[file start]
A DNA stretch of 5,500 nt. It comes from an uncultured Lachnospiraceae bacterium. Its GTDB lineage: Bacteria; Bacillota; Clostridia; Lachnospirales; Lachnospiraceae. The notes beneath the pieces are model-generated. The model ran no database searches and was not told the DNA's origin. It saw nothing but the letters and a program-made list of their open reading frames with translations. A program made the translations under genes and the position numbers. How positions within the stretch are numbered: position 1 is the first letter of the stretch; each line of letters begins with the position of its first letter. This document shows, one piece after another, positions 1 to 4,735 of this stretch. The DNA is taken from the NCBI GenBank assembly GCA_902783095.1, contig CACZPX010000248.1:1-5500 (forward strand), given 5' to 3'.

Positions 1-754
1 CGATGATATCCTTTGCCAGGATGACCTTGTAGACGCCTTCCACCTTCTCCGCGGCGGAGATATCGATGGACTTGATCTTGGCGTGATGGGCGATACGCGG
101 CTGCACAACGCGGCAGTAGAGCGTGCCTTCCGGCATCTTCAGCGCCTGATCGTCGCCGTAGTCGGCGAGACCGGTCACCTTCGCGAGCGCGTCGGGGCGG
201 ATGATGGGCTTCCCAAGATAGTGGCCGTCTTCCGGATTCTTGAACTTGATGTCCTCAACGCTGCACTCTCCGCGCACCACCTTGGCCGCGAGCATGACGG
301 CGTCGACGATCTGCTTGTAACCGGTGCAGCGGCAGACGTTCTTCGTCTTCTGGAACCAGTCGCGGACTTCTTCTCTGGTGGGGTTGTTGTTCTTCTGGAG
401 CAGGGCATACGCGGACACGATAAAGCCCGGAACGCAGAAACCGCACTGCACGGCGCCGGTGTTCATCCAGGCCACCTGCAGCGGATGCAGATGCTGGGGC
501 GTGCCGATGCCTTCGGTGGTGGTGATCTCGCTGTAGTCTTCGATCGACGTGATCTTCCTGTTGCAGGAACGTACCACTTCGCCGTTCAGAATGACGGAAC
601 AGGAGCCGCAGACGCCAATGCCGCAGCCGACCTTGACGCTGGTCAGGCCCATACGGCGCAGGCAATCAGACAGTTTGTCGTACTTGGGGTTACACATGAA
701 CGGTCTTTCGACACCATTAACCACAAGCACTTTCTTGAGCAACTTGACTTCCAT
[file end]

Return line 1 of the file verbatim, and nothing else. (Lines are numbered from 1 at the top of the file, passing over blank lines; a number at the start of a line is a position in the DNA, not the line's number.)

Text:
A DNA stretch of 5,500 nt. It comes from an uncultured Lachnospiraceae bacterium. Its GTDB lineage: Bacteria; Bacillota; Clostridia; Lachnospirales; Lachnospiraceae. The notes beneath the pieces are model-generated. The model ran no database searches and was not told the DNA's origin. It saw nothing but the letters and a program-made list of their open reading frames with translations. A program made the translations under genes and the position numbers. How positions within the stretch are numbered: position 1 is the first letter of the stretch; each line of letters begins with the position of its first letter. This document shows, one piece after another, positions 1 to 4,735 of this stretch. The DNA is taken from the NCBI GenBank assembly GCA_902783095.1, contig CACZPX010000248.1:1-5500 (forward strand), given 5' to 3'.